Have MPs gained the upper hand in the Brexit battle?

By | March 25, 2019

Peter Walker writes:

MPs have voted to give themselves considerably more control of the Brexit process, starting more or less immediately. They passed by a comfortable 329 to 302 margin an amendment led by the Conservative former minister Sir Oliver Letwin which sets aside Commons business on Wednesday for a series of so-called indicative votes on finding a consensus Brexit solution.

Is this a big deal?
Potentially. Amid an ever-greater sense of drift and gridlock in Theresa May’s government, MPs have acted to take control of the timetable – and possibly the actual process of departure. Earlier this month, they passed up the chance when they voted down a similar amendment, defeating it by just two votes.

So what happens now?
On Wednesday, MPs will hold a series of votes on a variety of possible Brexit solutions, for example leaving with May’s deal; leaving with membership of a customs union and/or single market; a no-deal departure; a second referendum. The various possible options and the form of voting are yet to be confirmed.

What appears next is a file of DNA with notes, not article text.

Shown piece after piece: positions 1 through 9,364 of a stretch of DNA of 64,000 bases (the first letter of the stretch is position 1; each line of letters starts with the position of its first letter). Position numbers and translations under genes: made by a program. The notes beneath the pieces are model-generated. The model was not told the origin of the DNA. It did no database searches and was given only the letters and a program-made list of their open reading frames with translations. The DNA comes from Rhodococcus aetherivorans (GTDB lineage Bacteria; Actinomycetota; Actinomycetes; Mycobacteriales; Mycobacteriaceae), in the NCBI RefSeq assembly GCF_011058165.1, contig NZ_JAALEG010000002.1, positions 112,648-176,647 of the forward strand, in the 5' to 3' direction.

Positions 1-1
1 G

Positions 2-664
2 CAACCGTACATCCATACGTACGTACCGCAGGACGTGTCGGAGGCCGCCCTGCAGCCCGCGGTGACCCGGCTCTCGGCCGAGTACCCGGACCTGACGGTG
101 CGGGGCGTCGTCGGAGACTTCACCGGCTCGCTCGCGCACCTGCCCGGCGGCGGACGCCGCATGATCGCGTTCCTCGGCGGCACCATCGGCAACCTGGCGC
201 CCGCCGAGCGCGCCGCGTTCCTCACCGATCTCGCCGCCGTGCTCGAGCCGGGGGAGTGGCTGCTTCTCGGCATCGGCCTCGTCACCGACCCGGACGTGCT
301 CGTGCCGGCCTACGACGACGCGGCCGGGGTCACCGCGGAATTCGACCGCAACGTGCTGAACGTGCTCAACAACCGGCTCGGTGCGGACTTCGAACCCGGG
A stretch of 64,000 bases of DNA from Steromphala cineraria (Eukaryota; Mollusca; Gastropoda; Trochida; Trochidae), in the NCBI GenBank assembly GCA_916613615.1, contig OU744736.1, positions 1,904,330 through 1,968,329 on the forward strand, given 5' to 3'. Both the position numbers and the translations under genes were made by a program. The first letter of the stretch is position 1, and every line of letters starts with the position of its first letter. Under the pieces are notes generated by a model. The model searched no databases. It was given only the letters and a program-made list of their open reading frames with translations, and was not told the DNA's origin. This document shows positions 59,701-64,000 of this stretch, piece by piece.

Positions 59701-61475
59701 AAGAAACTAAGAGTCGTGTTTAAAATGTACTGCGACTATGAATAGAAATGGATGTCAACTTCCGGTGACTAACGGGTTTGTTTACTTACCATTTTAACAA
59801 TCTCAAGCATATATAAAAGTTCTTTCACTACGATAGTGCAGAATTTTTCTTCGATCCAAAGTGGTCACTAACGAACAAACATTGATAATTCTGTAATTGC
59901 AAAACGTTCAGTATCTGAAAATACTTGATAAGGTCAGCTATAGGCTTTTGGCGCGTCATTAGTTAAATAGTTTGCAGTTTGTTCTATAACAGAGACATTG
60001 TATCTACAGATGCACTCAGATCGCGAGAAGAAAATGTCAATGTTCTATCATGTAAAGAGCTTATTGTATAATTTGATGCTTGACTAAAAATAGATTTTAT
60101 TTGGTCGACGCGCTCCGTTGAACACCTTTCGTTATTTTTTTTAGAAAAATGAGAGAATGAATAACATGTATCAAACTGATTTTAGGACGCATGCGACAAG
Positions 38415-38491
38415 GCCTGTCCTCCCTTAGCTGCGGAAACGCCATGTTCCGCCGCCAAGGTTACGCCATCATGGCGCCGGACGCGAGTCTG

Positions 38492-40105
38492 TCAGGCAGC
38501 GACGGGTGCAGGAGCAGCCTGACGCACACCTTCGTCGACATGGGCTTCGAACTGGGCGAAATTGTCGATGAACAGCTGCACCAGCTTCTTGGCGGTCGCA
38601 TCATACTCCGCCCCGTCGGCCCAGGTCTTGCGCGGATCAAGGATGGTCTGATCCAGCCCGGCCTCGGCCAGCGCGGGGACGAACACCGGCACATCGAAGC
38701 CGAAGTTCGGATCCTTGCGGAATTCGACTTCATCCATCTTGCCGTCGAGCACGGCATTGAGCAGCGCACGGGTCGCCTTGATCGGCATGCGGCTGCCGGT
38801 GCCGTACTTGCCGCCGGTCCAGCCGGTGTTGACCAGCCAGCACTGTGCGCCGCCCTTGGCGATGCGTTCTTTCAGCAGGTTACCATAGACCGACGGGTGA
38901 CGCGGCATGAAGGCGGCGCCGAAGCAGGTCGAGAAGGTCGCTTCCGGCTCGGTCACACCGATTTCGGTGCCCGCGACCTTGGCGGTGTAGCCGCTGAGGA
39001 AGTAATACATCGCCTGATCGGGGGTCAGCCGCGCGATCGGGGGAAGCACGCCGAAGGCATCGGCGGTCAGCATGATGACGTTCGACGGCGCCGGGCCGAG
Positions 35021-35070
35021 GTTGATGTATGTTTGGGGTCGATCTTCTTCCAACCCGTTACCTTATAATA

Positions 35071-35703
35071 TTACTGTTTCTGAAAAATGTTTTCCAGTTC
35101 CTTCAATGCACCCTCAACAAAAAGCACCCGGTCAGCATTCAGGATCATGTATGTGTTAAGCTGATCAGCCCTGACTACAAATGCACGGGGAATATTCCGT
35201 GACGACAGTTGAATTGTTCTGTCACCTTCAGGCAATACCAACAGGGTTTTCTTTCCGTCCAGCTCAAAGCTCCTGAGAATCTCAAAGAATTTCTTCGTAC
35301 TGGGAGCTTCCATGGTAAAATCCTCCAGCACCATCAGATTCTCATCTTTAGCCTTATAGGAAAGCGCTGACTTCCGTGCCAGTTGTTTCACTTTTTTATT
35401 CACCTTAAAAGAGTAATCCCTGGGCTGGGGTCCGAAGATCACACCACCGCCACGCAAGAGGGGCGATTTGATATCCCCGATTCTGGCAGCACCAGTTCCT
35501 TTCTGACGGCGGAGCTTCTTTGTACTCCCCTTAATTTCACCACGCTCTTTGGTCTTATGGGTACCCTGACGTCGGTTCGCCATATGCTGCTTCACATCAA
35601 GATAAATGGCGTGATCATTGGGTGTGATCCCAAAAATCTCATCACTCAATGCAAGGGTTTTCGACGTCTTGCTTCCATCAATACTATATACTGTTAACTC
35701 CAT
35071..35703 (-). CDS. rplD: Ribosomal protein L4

Will May have to do what the MPs say?
No. These are indicative votes – that is, not binding – and speaking in the Commons earlier, May indicated that it would be hard for the government to implement a plan which went against the Conservative manifesto, which ruled out a customs union or single market membership. Cabinet ministers have previously made the same point.

While there has been talk of MPs trying to seize further control of the Commons and push through an agreed plan via statute, this would appear constitutionally very tricky; it is the executive which is supposed to push laws, not the legislature, and so the main lever on May would thus be political pressure. [Continue reading…]

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